Cancelled roles

Aylesworth's bad luck on shortened or cancelled roles continued into 2009 and 2010. After filming The Assistants, Aylesworth was hired for a recurring role on the ABC series Lost, during the 2009 season. The character, Amy Goodspeed, was originally to appear in at least four episodes,[32] but Aylesworth's role was written out after three episodes.

Soon after her role on Lost concluded, it was announced that Aylesworth had been hired as co-lead of Jerry Bruckheimer's new ABC crime drama, The Forgotten, to air in the 2009–2010 television season.[33][34] After the pilot was shot, with previews and promotional pictures released by ABC, Aylesworth and co-lead Rupert Penry-Jones were dropped and the pilot was not aired, with new actors brought in for their parts in the series.[35]

Ongoing television work

Aylesworth has continued with one-off guest roles on episodes of various television dramas. She has also appeared in recurring roles, including five episodes in season three of Damages,[36] as Dr. Malia Waincroft on seven episodes over three seasons of CBS's Hawaii Five-0, and nine episodes as Allie Jones over two seasons of Scorpion in 2016 and 2017.[37][38]

Theatre work

Aylesworth has appeared in off-Broadway productions. She performed in the 2006 production of Etan Frankel's The Fearless at the Summer Play Festival[39] and The New Group (naked)'s 2007 production of Heather Lynn MacDonald's Expats.[40]

Personal life

As of February 2007, Aylesworth had resided in New York City since 1993.[41] Aylesworth is married to Rob Clare, a scholar and expert on Shakespearean theatre.[42]


Film roles
Year Title Role Notes
1996Childhood's EndLaurie Cannon
1998You've Got MailThanksgiving Guest
1999Random HeartsMary Claire Clark
1999Man on the MoonMimi
2000No Deposit, No ReturnSue
2005Shooting VegetariansDaisyFilmed 1999–2000, released direct-to-video in 2005
2005CrazyloveLetty Mayer
2007The Killing FloorAudrey Levine
2007Mr. BrooksSheila
2007Aliens vs. Predator: RequiemKelly O'Brien
2008The UnderstudyChief Kinsky
2008The AssistantsCassie Levine
2012Bad ParentsLaurie
2017Oh Lucy!Kei
Television roles
Year Title Role Notes
1993–1994One Life to LiveRebecca Lewis[unknown episodes]
1996Lifestories: Families in CrisisRitaEpisode: "Someone Had to Be Benny"
1997Law & OrderTiffany ShermanEpisode: "We Like Mike"
1998A Will of Their OwnAnnie JermaineTelevision miniseries
1999Now and AgainDr. TaylorEpisode: "By the Light of the Moon"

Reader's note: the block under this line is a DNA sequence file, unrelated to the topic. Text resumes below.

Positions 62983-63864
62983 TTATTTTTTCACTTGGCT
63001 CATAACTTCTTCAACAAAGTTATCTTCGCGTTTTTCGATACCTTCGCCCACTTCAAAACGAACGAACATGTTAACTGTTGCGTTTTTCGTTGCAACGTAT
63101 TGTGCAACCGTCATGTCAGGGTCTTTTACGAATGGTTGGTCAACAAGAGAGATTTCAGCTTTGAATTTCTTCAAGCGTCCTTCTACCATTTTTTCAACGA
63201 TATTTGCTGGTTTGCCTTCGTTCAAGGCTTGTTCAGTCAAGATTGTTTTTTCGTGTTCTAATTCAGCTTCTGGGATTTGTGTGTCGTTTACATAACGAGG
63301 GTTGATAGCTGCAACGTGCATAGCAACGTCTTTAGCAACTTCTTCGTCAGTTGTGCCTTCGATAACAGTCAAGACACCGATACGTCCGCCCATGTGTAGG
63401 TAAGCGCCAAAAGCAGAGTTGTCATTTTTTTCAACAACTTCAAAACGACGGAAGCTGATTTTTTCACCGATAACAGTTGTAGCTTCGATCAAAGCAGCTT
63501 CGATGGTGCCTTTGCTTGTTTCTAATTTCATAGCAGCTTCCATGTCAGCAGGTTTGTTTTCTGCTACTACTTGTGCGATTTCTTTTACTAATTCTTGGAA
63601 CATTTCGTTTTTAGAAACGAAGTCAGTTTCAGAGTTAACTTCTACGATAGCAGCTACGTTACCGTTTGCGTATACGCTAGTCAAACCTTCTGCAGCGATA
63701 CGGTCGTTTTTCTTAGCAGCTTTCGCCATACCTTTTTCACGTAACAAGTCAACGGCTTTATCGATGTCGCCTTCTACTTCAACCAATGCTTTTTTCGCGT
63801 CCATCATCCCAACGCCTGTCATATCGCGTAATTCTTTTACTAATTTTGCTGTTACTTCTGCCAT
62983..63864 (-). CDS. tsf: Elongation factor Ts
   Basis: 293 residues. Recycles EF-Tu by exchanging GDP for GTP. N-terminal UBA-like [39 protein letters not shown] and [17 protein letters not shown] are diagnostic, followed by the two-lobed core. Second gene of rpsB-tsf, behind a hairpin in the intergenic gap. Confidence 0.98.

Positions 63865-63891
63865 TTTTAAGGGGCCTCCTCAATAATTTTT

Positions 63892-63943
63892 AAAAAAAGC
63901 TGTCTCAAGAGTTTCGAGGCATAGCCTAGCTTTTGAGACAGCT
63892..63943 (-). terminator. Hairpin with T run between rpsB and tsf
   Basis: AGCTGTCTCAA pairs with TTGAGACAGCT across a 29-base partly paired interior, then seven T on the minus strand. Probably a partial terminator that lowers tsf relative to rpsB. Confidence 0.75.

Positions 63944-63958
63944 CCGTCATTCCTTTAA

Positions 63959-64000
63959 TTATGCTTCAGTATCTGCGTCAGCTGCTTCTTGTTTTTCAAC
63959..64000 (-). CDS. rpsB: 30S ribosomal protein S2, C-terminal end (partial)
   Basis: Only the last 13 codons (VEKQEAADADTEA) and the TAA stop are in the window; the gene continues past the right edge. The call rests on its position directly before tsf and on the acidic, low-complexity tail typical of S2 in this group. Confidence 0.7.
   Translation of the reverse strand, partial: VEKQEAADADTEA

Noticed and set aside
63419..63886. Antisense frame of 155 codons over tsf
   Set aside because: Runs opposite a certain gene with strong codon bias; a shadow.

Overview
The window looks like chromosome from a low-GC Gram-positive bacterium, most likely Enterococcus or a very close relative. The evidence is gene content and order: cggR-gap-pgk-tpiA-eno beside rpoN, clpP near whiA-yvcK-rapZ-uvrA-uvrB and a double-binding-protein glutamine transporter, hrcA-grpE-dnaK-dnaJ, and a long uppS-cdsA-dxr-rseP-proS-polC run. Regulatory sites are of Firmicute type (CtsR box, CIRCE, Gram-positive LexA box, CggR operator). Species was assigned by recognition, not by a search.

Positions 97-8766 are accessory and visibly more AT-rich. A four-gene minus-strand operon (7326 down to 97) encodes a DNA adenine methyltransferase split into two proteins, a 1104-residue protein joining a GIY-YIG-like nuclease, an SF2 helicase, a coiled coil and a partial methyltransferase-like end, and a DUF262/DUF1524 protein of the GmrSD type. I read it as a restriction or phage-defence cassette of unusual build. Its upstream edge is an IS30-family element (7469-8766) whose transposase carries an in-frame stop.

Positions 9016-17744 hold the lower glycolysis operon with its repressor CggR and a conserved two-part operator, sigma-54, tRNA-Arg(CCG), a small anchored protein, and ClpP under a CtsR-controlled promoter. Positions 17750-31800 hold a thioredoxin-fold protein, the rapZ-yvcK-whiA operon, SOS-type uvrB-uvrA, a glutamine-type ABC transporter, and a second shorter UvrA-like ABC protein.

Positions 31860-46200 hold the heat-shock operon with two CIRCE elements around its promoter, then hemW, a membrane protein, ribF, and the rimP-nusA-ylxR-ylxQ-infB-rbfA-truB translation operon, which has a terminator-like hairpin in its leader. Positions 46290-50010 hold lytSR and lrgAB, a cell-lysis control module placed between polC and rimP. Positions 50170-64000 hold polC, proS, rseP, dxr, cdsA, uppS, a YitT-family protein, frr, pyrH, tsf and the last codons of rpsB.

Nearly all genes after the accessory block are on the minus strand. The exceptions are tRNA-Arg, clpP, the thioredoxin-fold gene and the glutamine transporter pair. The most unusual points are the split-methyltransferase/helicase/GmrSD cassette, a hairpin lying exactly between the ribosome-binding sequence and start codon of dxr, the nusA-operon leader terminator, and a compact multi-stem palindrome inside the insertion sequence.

2000Sherman's March' Becca ColtraneTelevision film
2000The West WingJanineEpisode: "Lies, Damn Lies and Statistics"
2000Law & Order: Special Victims UnitA.D.A. Erica AldenEpisodes: "Contact", "Remorse", and "Slaves"
2001All SoulsDr. Philomena CullenMain role
2002EdKate HarrisonEpisode: "Ends and Means"
2002The American EmbassyLiz ShoopMain role
2002–200624Michelle DesslerRecurring role (seasons 2, 4–5); main role (season 3); 62 episodes
2003The Dead ZoneNatalie ConnorEpisode: "Deja Voodoo"
2004CSI: Crime Scene InvestigationChandra MooreEpisode: "Viva Las Vegas"
2005Fathers and SonsBusiness WomanTelevision film
20063 lbsDr. Adrienne HollandUnaired television pilot
2006Magma: Volcanic DisasterNatalie SheppardTelevision film
200624: The GameMichelle DesslerVideo game voice-over
2006ConvictionJulie PhelpsEpisode: "Deliverance"
2007The Knights of ProsperitySimone CashwellEpisodes: "Operation: Seduce Simone", "Operation: Fighting Shape"
2007ERJulia DupreeRecurring role (season 14), 7 episodes
2009LostAmy Goodspeed Recurring role (season 5)[43][44]
2009The ForgottenLinda ManningUnaired television pilot[35][34]
2009–2010Stargate UniverseSharonEpisodes: "Home", "Sabotage", "Pathogen"
2010DamagesRachel TobinRecurring role (season 3), 5 episodes
2010The Good WifeNora VashleyEpisode: "On Tap"
2011–2014Hawaii Five-0Dr. Malia WaincroftRecurring role, 7 episodes
2011Lights OutJennifer3 episodes
2012ElementaryMiranda MolinariEpisode: "Flight Risk"
2012Person of InterestAgent VickersEpisode: "C.O.D."
2013King & MaxwellLiz AllenEpisode: "King's Ransom"
2013Drop Dead DivaJune FraizerEpisode: "Fool for Love"
2014RevolutionMarion Kelly4 episodes
2016NCISMrs. MarshallEpisode: "Homefront"
2016–17ScorpionAllie JonesRecurring role, 9 episodes